Guest contributions:

04.22.13  Uncommon Leadership 

04.02.15  Switch and Shift  

05.13.15  Better Practice Team Performance

05.29.15  Better Practice Team Performance

07.08.15  Switch and Shift 

07.14.15  Better Practice Team Performance

10.05.15  Switch and Shift 


Stacey's Reading List...

 

"Tribe of Mentors" by Timothy Ferriss

"Shortcut" by John Pollack 

"Seeing What Others Don't" by Gary Klein

"Several Short Sentences About Writing" by Verlyn Klinkenborg

"The Birkman Method - Your Personality at Work" by Sharon Birkman Fink and Stephanie Capparell

"Creative Intelligence" by Bruce Nussbaum 

"Improv Wisdom" by Patricia Ryan Madson

"Training To Imagine" by Kat Koppett

"Quiet" by Susan Cain

"Where Good Ideas Come From" by Steven Johnson

"A Whole New Mind" by Daniel H. Pink

"Emotional Intelligence" by Daniel Goleman 

"Rework" by Jason Fried and David Heinemeier Hansson  

"The Leadership Pipeline" by Ram Charan, Stephen Drotter, James Noel  

"Life:  Selected Quotations" by Paulo Coelho 

"Deep Change" by Robert Quinn

"The Power of Full Engagement" by Jim Loehr and Tony Schwartz  

"The Way of the Shepherd" by Dr. Kevin Leman and William Pentak  

"Developing the Leader Within You" by John Maxwell  

"Mr. Peabody's Apples" by Madonna

"Orbiting the Giant Hairball" by Gordon MacKenzie

 

 

 

blog archive
Monday
Oct072013

Human nature or learned behavior...?

This is not a new phenomenon by any stretch, but lately it seems, at least in my profession, to be growing in popularity.  And it bothers me.

I’m talking about the incessant need to speak negatively about point A in an attempt to highlight point B.

Recently there has been a barrage of negative press on several social media sites regarding a particular personality assessment.  It’s just one of a plethora of personality assessments on the market today.  And yes, some are better than others – depending on your definition of “better”.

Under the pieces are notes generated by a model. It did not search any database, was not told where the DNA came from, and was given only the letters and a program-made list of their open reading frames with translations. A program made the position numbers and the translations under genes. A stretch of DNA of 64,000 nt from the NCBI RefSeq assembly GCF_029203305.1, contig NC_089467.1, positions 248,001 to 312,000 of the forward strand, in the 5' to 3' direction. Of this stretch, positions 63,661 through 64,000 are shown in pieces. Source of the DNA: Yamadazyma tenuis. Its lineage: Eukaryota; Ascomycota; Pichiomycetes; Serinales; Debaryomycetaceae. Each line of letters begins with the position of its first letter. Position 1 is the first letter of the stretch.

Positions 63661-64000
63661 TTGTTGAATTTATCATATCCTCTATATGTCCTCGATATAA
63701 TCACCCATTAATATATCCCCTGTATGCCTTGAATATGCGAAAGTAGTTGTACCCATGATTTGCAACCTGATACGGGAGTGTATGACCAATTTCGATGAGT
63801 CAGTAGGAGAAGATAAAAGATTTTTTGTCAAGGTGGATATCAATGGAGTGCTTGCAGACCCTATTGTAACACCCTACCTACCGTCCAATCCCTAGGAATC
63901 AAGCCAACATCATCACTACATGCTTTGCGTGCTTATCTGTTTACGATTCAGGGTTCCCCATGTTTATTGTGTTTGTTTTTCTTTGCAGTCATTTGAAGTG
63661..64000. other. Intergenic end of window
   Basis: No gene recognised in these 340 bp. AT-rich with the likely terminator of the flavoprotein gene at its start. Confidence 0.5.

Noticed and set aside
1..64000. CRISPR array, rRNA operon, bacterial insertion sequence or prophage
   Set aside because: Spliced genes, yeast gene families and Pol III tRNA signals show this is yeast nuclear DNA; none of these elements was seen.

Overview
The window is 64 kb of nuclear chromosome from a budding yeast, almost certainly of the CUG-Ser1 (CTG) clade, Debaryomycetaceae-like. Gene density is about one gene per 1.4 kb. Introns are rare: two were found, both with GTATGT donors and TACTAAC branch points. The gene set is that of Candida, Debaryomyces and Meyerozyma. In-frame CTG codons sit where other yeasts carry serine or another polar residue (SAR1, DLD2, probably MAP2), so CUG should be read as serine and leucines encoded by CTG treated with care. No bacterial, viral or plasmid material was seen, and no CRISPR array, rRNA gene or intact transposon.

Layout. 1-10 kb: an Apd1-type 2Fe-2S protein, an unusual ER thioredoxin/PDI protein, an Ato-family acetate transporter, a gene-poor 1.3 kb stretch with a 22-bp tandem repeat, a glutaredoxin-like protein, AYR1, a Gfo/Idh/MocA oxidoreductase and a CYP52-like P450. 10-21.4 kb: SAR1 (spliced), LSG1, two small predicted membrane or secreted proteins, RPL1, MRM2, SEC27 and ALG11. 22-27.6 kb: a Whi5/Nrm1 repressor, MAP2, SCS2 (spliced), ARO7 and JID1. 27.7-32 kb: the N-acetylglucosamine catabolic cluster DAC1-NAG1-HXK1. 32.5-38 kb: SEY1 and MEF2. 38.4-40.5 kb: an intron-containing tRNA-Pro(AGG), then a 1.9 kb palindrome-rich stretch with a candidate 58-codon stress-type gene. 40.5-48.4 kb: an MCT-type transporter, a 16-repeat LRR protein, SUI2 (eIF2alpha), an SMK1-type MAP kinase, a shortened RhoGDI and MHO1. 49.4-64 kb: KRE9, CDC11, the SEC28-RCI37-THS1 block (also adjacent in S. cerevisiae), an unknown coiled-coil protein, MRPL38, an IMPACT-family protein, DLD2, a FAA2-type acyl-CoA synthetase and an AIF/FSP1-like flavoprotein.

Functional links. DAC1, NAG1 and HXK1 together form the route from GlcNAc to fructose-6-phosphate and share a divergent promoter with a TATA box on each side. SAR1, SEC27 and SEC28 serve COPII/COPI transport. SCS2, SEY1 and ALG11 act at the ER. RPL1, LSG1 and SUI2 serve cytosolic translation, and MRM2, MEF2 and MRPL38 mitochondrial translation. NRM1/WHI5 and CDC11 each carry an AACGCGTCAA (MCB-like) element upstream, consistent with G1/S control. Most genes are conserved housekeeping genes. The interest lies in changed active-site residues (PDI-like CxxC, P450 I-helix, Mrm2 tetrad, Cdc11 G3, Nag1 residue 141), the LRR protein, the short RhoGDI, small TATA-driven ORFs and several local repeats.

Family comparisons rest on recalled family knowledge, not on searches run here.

I personally don’t rely on just one assessment when working with my clients.  Some clients have a preference that I need to accommodate, some clients have financial constraints that I need to consider, and some clients request multiple assessments in order to gain the broadest perspective possible.  I’m glad there are assessments that meet all of these needs.  Yes I have a favorite, but that is my personal preference.  And whenever possible, I exalt the virtues of that assessment.  However, I do so without disparaging the others.  In the end, the real value of any assessment is the conversation that takes place.  How we got there is far less relevant. 

In the world of advertising, this has been common practice for a long time.  It’s Coke against Pepsi, 2 Aleve or 6 Tylenol, and Cable versus Direct TV. Usually both products are seen in the same commercial, so the consumer clearly understands which product not to favor.  Again, the winner must be the non-loser.  That seems like a terrible way to get your point across.

If you extrapolate this thinking from consumerism to human connectivity, we’re ultimately teaching people that it’s OK to belittle another’s point (of view) in an attempt to accentuate our own.

In a past life, I had extensive media training on how to respond, under pressure, when confronted with negative public opinion.  The first thing taught was to never repeat negative statements, because doing so drives destructive energy.  Redirect momentum by responding from a positive (or at least neutral) position.

“I like Coke and I like Pepsi.  I just happen to like Coke as a fountain drink and Pepsi from a can.  I take Aleve for muscle aches and Tylenol for a fever.  Cable or Direct TV…?  I’d really rather just read.”

When entering into discussions on competing agenda’s, we don’t have to go to the dark side.  We can choose to respond differently.  It’s as easy as learning to start the conversation by saying “I see it differently.” 

A friend of mine sums it up nicely:  “I believe that the world would be quieter and kinder if we asked ourselves ‘helpful or hurtful?’ before we spoke or wrote anything.”


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    ... - הרפיון תלוי במידת המתיחה של דופן הבטן באמצעות דיקוק שכבת השומן. העובדים בעבודה פיזית יחזרו לעבודה רק לאחר שעשיתם דיאטה והתעמלות ועדיין נשארו אותם מצבורי שומן כדאי לבצע שאיבת שומ... Human nature or learned behavior...? - Blog - masononleadership ...
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Reader Comments (1)

I like the idea of responding positively or at least neutrally; thanks for making me think about that.

October 7, 2013 | Unregistered CommenterKelly

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